If the Mormon Moment Lasts Four More Years?By: FireTag
Let’s face it. Although morality profoundly impacts American’s political views — making political and election issues an inevitable topic of attention for a Mormon blog — the idea of a Mormon being elected President of the United States has animated discussion on this site much more than would a contest between Barack Obama and a Protestant Republican.
As I write this a few hours before posting, Mitt Romney is leading Barack Obama in the Real Clear Politics (RCP) average of polls by 47.3+0.5 % to 46.3+0.5 %, with perhaps other polls still to report later today. On October 9, 2012, after Obama’s flop at the first debate, Romney took a lead in that poll over Obama for the first time ever, and the RCP assessment of state results has seen 68 electoral votes go from “likely Obama” to “toss-up” in the post-debate shift.
Although the time between now and the actual election is still long enough for anything up to a general Mideastern War to spread — as noted from these reports here and here — and an incumbent President always has the initiative when it comes to changing a story line, there is actually a realistic chance that the President of the United States will shortly be a Mormon Conservative.
Nearly a year ago (when Romney trailed Obama by 1.6 points in the RCP average), Jeff Spector asked how “members in the US would react if Romney were to be elected President”. Jeff suggested:
“Where we are apt to see a huge and somewhat controversial difference will be in Fast and Testimony Meetings, especially right after the election.
“Members in the United States will stand up and bear testimony of the ‘miracle’ of the election, that God caused the citizens of the US to elect a Mormon as President. That this is somehow some kind of “sign” to be marveled over.
“In some ways, it will be. Just like it did not seem possible that a Black American could become President, it might be considered unlikely that a Mormon would be elected. But a miracle, brought about by God?
“Given the state of the economy and the world at large, the miracle might be that President Obama gets re-elected.
“Certainly, it will also be viewed as a tremendous missionary opportunity as Americans might become more curious about our faith. Clearly, the Chevy Chase Ward, which according to the Church website is the congregation closest to the White House, will not be the same.”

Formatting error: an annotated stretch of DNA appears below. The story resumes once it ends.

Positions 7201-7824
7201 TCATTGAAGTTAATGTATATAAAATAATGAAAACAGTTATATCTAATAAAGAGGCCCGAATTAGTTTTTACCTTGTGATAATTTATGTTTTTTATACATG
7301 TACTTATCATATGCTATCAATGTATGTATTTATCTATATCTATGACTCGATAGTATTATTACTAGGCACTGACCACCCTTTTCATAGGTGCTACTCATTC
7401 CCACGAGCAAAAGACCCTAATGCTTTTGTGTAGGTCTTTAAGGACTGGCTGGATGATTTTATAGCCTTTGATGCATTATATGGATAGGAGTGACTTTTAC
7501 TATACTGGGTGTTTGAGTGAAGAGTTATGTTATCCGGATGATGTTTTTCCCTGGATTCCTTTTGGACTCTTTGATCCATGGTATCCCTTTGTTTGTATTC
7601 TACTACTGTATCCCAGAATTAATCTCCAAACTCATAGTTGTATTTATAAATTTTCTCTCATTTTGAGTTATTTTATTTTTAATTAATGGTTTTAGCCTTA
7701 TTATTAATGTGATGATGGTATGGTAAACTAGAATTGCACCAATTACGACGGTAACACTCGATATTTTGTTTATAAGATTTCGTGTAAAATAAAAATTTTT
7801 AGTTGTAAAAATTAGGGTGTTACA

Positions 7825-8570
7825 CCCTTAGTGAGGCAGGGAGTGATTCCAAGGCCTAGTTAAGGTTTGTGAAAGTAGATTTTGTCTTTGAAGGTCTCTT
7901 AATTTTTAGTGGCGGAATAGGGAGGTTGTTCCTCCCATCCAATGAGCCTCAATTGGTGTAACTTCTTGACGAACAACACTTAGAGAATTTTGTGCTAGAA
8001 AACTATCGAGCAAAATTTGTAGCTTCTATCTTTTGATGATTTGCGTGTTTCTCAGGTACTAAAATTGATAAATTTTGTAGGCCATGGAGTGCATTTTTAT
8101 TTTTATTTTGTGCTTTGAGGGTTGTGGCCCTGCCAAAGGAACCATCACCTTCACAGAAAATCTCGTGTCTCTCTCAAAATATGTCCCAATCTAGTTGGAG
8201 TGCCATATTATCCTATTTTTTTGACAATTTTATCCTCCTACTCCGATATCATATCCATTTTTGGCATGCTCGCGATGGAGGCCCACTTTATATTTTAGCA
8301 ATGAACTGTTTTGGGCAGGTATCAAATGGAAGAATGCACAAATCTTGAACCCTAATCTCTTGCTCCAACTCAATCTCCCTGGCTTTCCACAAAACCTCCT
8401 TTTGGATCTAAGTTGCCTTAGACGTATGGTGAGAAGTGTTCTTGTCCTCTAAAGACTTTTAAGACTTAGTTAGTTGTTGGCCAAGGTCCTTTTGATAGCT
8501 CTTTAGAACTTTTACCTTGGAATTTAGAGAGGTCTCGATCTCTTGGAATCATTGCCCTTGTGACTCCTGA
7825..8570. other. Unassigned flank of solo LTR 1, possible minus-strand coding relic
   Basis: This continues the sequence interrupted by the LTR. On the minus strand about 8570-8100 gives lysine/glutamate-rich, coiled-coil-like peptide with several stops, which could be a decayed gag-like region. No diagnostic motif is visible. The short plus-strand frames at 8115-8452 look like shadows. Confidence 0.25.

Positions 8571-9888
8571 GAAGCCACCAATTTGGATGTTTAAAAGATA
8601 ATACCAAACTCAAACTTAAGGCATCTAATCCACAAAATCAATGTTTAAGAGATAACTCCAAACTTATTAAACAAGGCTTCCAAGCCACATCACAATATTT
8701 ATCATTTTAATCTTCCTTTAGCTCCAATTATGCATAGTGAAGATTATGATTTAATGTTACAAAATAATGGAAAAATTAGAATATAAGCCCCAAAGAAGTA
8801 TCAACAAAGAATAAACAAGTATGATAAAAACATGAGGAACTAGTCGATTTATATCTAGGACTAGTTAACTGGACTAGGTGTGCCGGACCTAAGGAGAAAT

People seemed to have a hard time getting their heads around the notion. Discussion quickly turned to how being President would impact the ability of the Romney’s to practice their religion, particularly in regard to attending the Temple. (I personally think that the country’s bipartisanship would be immediately improved if President Romney were given a calling as Senator Reid’s Home Teacher, or if the callings were the other way around. We’d at least have the likelihood that Reid would have more substantive discussions in the White House during the next four years than it seems he did during the last four. :D)
But I’d like now to revisit and broaden Jeff”s question in light of an additional year of history, and a greater chance (at least for the moment) of a Romney victory.
1) If the Mormon Moment lasts another four years, how will Mitt’s Mormonism impact US and global history (I’m a top-down kind of guy!)?
2) How do you think Mitt’s priesthood will impact US and global history?
3) How do you think Mitt’s conservatism will impact US and global history?
4) How will Ann Romney’s Mormonism impact US and global history?
5) How will Ann Romney”s callings and life experiences (you define them) impact US and global history?
6) How will Mitt’s election impact LDS liberals?
7) How will Mitt’s election impact LDS conservatives?
8 ) How will Mitt’s election impact the view of the LDS church abroad?
9) How will Mitt’s election impact the Missionary Program of the church?
10) How will Mitt’s election impact Zionic endeavors of the church?
Of course, maybe I should ask about the Mormon Moment lasting eight years. Whether it lasts four or eight years would, by itself, constrain a lot of the answers, wouldn’t it?